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Portland remembers its blue-collar past

Portland is a town more interested in paying homage to mid-century Americana than trying to impress. Nevertheless, it does

Portland aerial tram - image courtesy

Portland is a blue-collar city, or at least a city that remembers its blue-collar past. This is not a city of flash, but of hash— corned-beef hash, that is, a staple at the city’s outstanding diners— a town more interested in paying homage to mid-century Americana than trying to impress.

Nevertheless, it does, and not only to fans of the satirical skit-comedy show Portlandia

Topping several Most Sustainable City lists, Portland has led the North American charge in urban rebirth. The city itself, like Vancouver, has a population of about 600,000 residents, and Greater Portland about 2.3 million. Cut in half by the Willamette River and stitched together by 10 bridges, in spite of its big-city density Portland still feels like an amalgam of diverse villages. 

The Pearl District, for instance, has rejuvenated the old downtown: a warehouse zone reborn as loft apartments, home couture shops, theatres and swank bistros. Transit is free in the central core of “Fareless Square” and the city has added new streetcars and even an aerial tram to its MAX light-rail system. 

Downtown’s fabled Church of Elvis may have closed its doors, but its spirit has been replaced by Voodoo Doughnuts (slogan: “The Magic is in the Hole”)— a cult favourite where you can get a glazed doughnut crusted with Froot Loops, or a maple bar overlaid with two strips of crispy bacon.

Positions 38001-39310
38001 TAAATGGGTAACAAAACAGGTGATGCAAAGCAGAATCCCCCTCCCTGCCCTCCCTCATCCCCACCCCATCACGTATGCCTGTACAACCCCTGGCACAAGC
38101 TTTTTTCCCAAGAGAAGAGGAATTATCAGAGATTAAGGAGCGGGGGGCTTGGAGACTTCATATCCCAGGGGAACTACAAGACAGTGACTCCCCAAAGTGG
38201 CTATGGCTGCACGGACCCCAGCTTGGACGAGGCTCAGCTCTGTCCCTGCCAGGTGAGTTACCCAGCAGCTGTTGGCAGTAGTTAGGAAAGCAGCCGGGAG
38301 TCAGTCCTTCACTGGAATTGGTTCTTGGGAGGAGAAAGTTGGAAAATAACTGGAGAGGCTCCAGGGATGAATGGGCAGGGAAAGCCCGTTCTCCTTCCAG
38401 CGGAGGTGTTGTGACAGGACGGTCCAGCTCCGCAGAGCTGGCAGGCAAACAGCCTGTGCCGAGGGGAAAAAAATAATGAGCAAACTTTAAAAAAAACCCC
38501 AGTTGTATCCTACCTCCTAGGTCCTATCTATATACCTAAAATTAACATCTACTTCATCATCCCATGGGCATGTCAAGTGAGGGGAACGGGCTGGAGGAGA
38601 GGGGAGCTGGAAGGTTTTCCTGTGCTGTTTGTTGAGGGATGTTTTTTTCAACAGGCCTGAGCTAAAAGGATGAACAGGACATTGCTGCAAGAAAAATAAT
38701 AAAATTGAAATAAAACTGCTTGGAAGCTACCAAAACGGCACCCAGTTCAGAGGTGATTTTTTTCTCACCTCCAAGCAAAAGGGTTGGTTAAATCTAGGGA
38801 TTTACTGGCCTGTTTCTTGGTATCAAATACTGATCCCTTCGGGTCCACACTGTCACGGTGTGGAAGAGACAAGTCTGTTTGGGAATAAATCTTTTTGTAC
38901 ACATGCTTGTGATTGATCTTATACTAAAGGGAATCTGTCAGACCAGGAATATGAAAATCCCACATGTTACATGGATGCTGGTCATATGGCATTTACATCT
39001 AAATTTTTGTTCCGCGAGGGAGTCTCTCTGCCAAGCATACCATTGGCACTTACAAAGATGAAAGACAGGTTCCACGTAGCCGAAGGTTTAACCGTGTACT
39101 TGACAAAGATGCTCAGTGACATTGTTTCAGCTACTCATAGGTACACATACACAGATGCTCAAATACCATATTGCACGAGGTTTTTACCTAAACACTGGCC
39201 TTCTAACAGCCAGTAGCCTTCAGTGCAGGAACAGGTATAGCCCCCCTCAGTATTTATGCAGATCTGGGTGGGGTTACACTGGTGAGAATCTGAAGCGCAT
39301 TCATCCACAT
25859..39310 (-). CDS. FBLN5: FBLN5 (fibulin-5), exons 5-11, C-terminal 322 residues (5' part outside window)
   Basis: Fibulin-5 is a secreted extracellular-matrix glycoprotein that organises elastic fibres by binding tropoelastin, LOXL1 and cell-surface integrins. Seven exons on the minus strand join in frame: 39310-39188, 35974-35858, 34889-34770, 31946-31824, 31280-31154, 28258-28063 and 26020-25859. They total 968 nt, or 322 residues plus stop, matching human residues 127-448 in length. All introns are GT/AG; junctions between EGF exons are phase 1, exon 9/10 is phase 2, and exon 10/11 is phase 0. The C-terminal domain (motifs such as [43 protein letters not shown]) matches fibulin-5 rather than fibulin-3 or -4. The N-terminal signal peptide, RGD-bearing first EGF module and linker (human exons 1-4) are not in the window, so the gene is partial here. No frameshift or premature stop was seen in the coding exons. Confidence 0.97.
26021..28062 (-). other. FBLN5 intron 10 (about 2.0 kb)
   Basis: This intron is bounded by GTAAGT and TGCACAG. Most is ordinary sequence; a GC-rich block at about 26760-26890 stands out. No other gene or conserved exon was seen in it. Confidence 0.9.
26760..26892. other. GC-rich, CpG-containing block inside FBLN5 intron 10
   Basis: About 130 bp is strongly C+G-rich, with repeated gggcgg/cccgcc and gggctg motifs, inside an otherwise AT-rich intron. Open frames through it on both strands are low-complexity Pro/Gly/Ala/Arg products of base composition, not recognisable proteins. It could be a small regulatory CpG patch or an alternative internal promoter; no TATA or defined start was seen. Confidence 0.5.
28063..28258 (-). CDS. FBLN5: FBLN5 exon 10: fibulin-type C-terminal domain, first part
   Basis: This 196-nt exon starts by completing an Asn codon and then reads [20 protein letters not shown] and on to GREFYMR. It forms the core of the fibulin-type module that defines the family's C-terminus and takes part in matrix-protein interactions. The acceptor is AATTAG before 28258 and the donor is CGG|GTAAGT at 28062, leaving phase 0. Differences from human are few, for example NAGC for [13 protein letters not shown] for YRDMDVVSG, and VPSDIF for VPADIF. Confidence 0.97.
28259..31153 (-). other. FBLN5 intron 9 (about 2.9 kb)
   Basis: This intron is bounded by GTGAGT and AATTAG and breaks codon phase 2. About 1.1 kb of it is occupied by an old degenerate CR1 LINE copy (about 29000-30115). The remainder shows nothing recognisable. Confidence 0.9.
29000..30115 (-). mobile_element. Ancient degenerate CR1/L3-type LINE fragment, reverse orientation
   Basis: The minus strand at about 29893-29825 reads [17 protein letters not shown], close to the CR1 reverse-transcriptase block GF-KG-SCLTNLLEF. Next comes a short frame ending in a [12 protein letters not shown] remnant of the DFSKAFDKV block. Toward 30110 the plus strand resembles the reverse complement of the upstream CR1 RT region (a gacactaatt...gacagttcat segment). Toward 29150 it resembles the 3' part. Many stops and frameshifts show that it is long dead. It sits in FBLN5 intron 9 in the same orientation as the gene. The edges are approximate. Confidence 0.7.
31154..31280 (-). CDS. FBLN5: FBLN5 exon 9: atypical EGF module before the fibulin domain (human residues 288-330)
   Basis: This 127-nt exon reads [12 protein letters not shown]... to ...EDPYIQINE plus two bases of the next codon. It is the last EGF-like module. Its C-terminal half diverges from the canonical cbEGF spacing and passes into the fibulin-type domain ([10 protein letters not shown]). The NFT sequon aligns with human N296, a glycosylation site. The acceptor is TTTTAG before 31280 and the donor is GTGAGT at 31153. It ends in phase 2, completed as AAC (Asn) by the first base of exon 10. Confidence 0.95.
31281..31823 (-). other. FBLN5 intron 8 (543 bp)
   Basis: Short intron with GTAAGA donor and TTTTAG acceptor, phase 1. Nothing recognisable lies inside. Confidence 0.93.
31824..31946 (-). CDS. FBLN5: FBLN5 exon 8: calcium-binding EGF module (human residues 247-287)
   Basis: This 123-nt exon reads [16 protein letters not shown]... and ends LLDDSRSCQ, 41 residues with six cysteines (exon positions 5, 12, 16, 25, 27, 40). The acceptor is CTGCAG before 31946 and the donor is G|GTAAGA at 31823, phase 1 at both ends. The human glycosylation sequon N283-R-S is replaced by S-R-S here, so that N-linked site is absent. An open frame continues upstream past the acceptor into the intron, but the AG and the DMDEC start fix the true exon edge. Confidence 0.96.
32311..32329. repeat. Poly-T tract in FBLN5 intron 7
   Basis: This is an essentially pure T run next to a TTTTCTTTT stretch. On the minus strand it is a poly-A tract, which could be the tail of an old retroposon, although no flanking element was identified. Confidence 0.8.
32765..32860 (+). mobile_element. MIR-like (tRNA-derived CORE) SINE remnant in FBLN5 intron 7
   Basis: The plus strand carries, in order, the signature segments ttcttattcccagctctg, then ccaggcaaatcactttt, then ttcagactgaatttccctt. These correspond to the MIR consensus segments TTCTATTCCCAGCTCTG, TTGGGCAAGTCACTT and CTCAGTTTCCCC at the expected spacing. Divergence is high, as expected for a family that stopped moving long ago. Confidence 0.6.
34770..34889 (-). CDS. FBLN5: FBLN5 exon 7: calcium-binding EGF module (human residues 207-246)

Bookstores, breweries and the Bagdad

It’s a creative city. A why-doesn’t-our-city-do-that kind of city. This is what happens when you take a port town built by stevedores and ironworkers and inject it with thousands of young creatives— all those irony-loving designers and geeks that, as legend has it, flocked here after the dot-com crash of 2000. 

Portlanders are big fans of what they’ve created, and enjoy a nearly recession-proof consumption economy thanks to their loyalty to local entrepreneurs and artisans.

Thus the city has 46 craft-beer microbreweries, more per capita than anywhere in North America; over 50 theatre companies; and vast, multi-floored Powell's, the largest independent bookstore in North America, which takes up an entire city block at the edge of the Pearl District and requires a map to navigate. 

The Hawthorne-Belmont area, just across the river in Southeast, for example, is a kind of hippie-hipster fusion of second-hand fashion shops and vegan restaurants, where the hubbub centres around the flagship Bagdad Theater, one of several “brew-and-view” cinemas offering a pint and pizza in lieu of popcorn and pop.  

Thanks in part to the transit expansions noted earlier, the Mississippi and Alberta neighbourhoods—further up the map, in Northeast— have exploded. The incursions of artists and hipsters initially raised hackles at gentrification, but have breathed new life into decayed areas with Last Thursday gallery walks, outdoor film screenings, and outrageously good Southern restaurants like Bernie’s and Miss Delta.

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